Archive for sex drive

Making Sense of Love

In her Ted Talk ‘Why we love’ (September 2006) Helen Fisher describes the Darwinian purpose of love. Love ensures the survival of the species! It ‘pulls two people together strongly enough to begin to rear babies as a team’.

She suggests the ‘pull’ of love combines three biological drives.

Firstly, there is the sex-drive – which ‘evolved to get you out there, looking for a range of partners’. It comes with the excitement of the physical attraction, the flirtation, the lust, the urge for erotic physical gratification and orgasm. Satisfaction releases a spike of the hormone dopamine and we feel GOOD.

Secondly, there is romantic love – the most powerful of the drives – which comes with compelling biological rewards. The area of the brain most activated by falling in love is the same one that is activated by cocaine. There is a craving to be with this person and, when we are, we experience a rush from constantly elevated levels of dopamine. We feel GREAT.

It is not just about the body. It is about minds and hearts. We feel valued, appreciated, understood and accepted – and feel flooded with love in return. We revel in the similarities and dismiss the differences. Love is blind!

We are elated and excited and feel we can take on the world together and, as Ted Hughes says,
‘I think we were built to be/We’re like two feet/We need each other to get ahead’

The emotional bonds deepen and strengthen. We feel caring and protective and concerned for the wellbeing of this other person. The closeness and connection creates such a sense of emotional security that a rush of oxytocin is released. We feel EVEN BETTER.

Fisher thinks that attachment is the third drive. It evolves to enable us to remain together as long-term partners and deal with the challenge of ‘tolerating this other human being’ over time. Differences need acknowledging and negotiating. Compromise needs generosity. As trust grows, and we can picture sharing a future together, we can decide to make the commitment to have a family.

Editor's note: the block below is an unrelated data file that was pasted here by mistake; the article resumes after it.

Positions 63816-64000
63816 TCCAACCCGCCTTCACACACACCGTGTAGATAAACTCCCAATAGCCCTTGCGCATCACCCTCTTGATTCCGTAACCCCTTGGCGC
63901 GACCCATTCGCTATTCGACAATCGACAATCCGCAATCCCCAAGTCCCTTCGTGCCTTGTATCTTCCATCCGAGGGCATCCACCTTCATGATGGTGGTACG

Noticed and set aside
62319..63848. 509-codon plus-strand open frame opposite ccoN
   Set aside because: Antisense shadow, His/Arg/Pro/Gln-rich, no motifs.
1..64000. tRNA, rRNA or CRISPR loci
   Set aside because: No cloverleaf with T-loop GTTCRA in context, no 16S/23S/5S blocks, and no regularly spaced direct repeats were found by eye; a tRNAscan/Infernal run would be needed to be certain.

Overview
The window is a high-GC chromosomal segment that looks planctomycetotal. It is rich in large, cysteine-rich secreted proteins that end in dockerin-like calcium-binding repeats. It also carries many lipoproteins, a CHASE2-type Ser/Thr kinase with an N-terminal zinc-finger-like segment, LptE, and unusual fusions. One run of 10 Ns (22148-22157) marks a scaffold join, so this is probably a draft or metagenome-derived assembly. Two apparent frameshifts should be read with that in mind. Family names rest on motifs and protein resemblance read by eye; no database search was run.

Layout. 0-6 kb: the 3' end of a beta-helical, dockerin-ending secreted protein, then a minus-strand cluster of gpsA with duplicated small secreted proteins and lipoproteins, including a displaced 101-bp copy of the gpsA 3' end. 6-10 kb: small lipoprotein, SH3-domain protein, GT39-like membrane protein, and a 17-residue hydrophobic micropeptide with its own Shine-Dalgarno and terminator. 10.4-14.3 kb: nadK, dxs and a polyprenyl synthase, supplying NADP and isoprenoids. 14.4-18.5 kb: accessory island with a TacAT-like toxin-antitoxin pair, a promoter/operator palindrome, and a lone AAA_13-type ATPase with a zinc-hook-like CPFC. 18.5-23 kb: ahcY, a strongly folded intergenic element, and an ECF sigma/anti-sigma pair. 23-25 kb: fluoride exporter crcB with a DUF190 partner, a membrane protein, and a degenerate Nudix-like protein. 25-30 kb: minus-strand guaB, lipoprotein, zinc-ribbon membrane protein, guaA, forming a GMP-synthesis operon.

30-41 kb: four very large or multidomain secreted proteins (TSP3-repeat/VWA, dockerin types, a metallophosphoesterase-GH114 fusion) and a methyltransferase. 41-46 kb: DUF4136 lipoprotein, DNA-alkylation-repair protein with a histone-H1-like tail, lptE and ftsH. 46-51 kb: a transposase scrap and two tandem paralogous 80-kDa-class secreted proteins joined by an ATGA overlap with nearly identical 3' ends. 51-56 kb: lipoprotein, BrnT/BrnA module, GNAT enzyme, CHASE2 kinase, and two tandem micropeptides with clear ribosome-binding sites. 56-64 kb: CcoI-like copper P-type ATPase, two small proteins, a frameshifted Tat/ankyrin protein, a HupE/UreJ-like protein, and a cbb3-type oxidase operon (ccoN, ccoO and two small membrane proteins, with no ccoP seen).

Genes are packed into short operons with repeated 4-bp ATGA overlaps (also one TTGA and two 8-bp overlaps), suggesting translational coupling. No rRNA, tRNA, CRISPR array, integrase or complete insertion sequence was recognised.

However, unfortunately, these drives can operate separately from one another and we can suddenly find ourselves walking to different rhythms!
Fisher says, ‘You can feel deep attachment to a long-term partner at the same time that you feel intense romantic love for somebody else, and at the same time feel sexually attracted to someone else again’.

The counsellors in Coupleworks work with couples who struggle with the conflict caused by the pulls of these different drives. Understanding how the brain works allows us to consider and manage our unconscious impulses. We can then make choices consciously and clearly – and deal honestly and openly with the consequences.

Kathy Rees

Trends from the Sex Survey by the Observer

“The British are losing their sex drive” headlines the Observer newspaper following their recent sex survey. Perhaps a surprising result is that the average British adult has sex only four times a month compared to the figure of seven times a month in the 2008 survey. What’s more a third of the population does not have sex at all in a typical month.

There are, of course, debates about what is happening in our society that is bringing about these changes: the recession and the pressures of it, the continuing changing roles of men and women in relationships, online pornography, the popularity of ‘Fifty Shades of Grey’, the rising use of digital technology, to name but a few.

Some other interesting results from the survey

• 57% said trust was the most important component of a relationship followed by 26% saying conversation/communication and 2% sex.
• 63% of people are satisfied with their sex lives compared to 76% in 2008.
• 33% considered themselves to have above average prowess as a lover, compared to 55% in 2008.
• More than half of Britons 56% have watched pornography on the Internet occasionally, with 15% admitting to watching regularly.
• 43% of people read or thumbed through ‘Fifty Shades of Grey’
• 36% admit to having had sex with a work colleague, a rise from 26% in 2008

You can read the full survey online here

Before the results of the survey were published I and two other therapists were interviewed about what we felt were the key trends going on at the moment. You can read a full account of what we said here

Perhaps the biggest question most people face, whether it is about their sex drive, the size of their penis or their sexual performance is ‘Am I normal?’. At Coupleworks we specialise in working with individuals and couples, helping them to work through some of the difficult relationship and sexual issues that most people face in their lives at some stage.

Sarah Fletcher